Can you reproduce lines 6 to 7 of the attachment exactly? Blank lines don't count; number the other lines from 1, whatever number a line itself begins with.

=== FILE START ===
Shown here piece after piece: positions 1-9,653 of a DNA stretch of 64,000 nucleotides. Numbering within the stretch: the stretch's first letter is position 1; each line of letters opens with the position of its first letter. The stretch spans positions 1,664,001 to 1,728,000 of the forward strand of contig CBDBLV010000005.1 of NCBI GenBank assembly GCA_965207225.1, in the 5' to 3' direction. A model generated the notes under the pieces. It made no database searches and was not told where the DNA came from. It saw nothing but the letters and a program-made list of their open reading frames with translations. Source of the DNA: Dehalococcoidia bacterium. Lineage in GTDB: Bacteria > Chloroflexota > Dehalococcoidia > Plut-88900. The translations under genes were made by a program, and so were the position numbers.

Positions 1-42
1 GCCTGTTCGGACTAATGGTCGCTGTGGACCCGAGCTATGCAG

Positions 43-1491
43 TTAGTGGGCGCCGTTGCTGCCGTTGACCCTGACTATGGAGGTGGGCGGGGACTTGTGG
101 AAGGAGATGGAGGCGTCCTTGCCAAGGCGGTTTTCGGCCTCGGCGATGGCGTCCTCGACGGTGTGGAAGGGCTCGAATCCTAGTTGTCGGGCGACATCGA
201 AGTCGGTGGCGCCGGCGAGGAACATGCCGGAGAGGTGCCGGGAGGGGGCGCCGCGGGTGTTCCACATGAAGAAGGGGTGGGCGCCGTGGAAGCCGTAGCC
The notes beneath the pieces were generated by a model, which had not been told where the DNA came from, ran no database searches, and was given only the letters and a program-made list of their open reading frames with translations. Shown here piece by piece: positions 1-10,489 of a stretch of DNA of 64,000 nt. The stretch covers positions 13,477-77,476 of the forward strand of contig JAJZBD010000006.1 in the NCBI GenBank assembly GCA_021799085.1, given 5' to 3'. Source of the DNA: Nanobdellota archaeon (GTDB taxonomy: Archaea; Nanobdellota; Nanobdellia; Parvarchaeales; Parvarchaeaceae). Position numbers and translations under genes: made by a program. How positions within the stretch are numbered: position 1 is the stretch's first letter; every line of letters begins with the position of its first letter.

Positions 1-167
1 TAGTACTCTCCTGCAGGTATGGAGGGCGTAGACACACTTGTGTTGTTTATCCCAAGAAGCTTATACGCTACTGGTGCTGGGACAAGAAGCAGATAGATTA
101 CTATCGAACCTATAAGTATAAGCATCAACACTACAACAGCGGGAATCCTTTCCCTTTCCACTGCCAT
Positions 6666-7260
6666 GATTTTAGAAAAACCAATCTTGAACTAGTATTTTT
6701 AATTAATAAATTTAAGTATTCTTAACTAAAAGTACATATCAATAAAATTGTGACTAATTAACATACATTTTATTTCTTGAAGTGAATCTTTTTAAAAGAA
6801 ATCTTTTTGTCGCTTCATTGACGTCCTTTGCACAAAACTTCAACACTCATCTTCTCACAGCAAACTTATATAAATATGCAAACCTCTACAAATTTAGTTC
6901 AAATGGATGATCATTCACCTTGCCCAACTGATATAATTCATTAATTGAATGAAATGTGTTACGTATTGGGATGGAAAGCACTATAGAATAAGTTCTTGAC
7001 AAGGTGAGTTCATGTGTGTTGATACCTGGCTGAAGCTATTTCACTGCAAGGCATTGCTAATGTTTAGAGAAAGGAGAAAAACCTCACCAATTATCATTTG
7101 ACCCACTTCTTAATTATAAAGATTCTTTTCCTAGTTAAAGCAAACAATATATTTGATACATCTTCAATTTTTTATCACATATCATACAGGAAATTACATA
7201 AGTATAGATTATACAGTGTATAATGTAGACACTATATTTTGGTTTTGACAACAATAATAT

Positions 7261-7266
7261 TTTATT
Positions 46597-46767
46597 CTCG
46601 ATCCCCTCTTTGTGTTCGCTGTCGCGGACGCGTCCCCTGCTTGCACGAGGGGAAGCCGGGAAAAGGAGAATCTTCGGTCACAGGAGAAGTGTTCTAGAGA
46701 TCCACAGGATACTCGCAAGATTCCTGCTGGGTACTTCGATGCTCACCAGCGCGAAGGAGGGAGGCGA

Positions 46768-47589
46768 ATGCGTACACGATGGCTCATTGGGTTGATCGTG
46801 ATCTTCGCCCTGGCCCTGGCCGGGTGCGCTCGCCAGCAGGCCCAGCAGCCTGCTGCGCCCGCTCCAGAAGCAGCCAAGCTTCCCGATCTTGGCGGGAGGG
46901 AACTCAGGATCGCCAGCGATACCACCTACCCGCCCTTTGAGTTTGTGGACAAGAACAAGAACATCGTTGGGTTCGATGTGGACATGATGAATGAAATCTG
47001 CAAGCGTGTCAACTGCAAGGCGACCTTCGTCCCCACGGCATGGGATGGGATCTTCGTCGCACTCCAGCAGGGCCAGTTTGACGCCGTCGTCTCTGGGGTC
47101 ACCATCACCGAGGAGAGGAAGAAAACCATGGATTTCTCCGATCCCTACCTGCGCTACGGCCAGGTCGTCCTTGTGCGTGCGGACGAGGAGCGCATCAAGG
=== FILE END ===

101 AAGGAGATGGAGGCGTCCTTGCCAAGGCGGTTTTCGGCCTCGGCGATGGCGTCCTCGACGGTGTGGAAGGGCTCGAATCCTAGTTGTCGGGCGACATCGA
201 AGTCGGTGGCGCCGGCGAGGAACATGCCGGAGAGGTGCCGGGAGGGGGCGCCGCGGGTGTTCCACATGAAGAAGGGGTGGGCGCCGTGGAAGCCGTAGCC